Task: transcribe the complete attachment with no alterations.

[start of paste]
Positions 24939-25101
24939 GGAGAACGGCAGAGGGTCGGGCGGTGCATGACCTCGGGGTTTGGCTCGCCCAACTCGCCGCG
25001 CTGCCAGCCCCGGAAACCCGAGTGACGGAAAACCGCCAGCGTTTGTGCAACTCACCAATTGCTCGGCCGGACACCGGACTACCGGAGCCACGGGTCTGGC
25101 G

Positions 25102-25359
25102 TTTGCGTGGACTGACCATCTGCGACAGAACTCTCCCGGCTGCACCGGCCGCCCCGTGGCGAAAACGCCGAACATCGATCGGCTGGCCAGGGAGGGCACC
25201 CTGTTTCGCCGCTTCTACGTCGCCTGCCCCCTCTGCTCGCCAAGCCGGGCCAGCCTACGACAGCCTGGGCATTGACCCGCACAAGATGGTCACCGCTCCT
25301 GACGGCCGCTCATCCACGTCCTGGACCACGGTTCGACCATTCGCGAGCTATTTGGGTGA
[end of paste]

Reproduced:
Positions 24939-25101
24939 GGAGAACGGCAGAGGGTCGGGCGGTGCATGACCTCGGGGTTTGGCTCGCCCAACTCGCCGCG
25001 CTGCCAGCCCCGGAAACCCGAGTGACGGAAAACCGCCAGCGTTTGTGCAACTCACCAATTGCTCGGCCGGACACCGGACTACCGGAGCCACGGGTCTGGC
25101 G

Positions 25102-25359
25102 TTTGCGTGGACTGACCATCTGCGACAGAACTCTCCCGGCTGCACCGGCCGCCCCGTGGCGAAAACGCCGAACATCGATCGGCTGGCCAGGGAGGGCACC
25201 CTGTTTCGCCGCTTCTACGTCGCCTGCCCCCTCTGCTCGCCAAGCCGGGCCAGCCTACGACAGCCTGGGCATTGACCCGCACAAGATGGTCACCGCTCCT
25301 GACGGCCGCTCATCCACGTCCTGGACCACGGTTCGACCATTCGCGAGCTATTTGGGTGA